The historic New York parish of St. Vincent de Paul down in Chelsea (116 West 24th Street) is facing closure. A recent article in The New York Times focused on the parish's small but vibrant Francophone congregants, but there's a lot more to the story than the church's monthly French Mass.
What the story doesn't say is there is a determined group of laymen who hope to save the parish by bringing a new focus to the parish's mission. While not forgetting the church's special mission to French, Haitian and Francophone African emigrants in Manhattan, these men and women hope to emulate the examples of other parishes such as the Tridentine revival of Chicago's St. John Cantius and St. Gelasius, Opus Dei's work at St. Mary of the Angels, and the work of a number of other urban religious orders in places such as Wilmington. They have thus an interest in inviting to take over the care of the parish either an order not unlike the Institute of Christ the King; like the historically French Vincentians--who have no presence in New York yet; or Opus Dei, already close by at Murray Hill but lacking a parish as such.
The logic of the archdiocese in ordering the parish closed, possibly as early as the end of the month, is dwindling attendance. However, a revitalized St. Vincent's has the potential to be a witness to gentrifying urban professionals and Bohemian artists in a neighborhood increasingly influenced by sex, secularism, and a new age mentality verging on the pagan.
Given the cultural ministry offered by Tridentine orders, or the popularity of Opus Dei among youth looking for structure in a structureless world, such a parish could be a true beacon to the neighborhood and the island as a whole. (Mass would presumably continue in French, though that is part of a much larger picture, even now.) Of course, taking on a parish is a major undertaking for any order, whether small or large. It seems to me that perhaps the parish could be closed for a time, with the potential to be re-opened soon, while funding is undertaken. That being said, unlike St. Mary of the Angels or St. John Cantius, St. Vincent's is still in good working order, a noble structure not unlike La Madeleine in Paris. One hopes that it might become as glorious a beacon as the example of its equally Parisian namesake, the great St. Vincent.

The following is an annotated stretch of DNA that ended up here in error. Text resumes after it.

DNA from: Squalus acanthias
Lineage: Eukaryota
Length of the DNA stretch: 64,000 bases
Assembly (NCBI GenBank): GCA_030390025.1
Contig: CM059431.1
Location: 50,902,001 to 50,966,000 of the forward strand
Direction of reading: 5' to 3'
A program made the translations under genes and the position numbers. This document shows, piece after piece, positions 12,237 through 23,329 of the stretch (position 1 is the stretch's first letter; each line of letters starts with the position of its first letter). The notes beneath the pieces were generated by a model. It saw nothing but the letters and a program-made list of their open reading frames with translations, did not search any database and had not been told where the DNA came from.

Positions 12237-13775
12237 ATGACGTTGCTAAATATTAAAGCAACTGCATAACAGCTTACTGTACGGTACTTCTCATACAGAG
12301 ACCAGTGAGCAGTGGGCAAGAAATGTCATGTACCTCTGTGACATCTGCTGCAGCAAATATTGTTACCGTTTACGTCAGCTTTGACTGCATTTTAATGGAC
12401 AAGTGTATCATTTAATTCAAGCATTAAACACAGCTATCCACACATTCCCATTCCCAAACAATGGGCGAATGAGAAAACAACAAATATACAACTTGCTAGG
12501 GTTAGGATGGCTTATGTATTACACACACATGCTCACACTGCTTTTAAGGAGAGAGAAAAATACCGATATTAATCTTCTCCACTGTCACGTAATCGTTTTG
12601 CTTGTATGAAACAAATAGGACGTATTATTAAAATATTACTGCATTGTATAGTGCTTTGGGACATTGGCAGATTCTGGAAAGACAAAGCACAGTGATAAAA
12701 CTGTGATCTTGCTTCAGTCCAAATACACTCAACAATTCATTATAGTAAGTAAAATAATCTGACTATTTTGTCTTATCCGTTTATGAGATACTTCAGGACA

How can you help? At this point, just spread the word. One of the most important things (especially in the case of a Tridentine or otherwise traditionally-oriented parish) is to show that there is a constituency in New York for such things. Chicago has shown that two full-blown Tridentine congregations are capable of existing within the same city. New York does not even have one full-time parish--only the Sunday mass at St. Agnes, and no Latin masses during the week.
The issue, however, is not just Tridentine. The witness of Opus Dei or some other tradition-minded order could prove just as vital to the parish's survival and as a witness for orthodoxy in the neighborhood. St. Vincent's, under the care of any good religious order, would continue to be a presence in a neighborhood with great potential; after all, that the decline of the great urban parishes certainly has done much to change the religious face of the inner city, and will continue to as suburbanites return to the urban core, and find shuttered churches there.
Please write to Mr. Richard Sawicki at firstname.lastname@example.org, or to me, if you have anything to say about these plans. I'm not asking for much, just an expression of interest in such a project, or that you might avail yourself of such a parish's services and programs, which have the potential to be virtually unique among New York's numerous parish churches.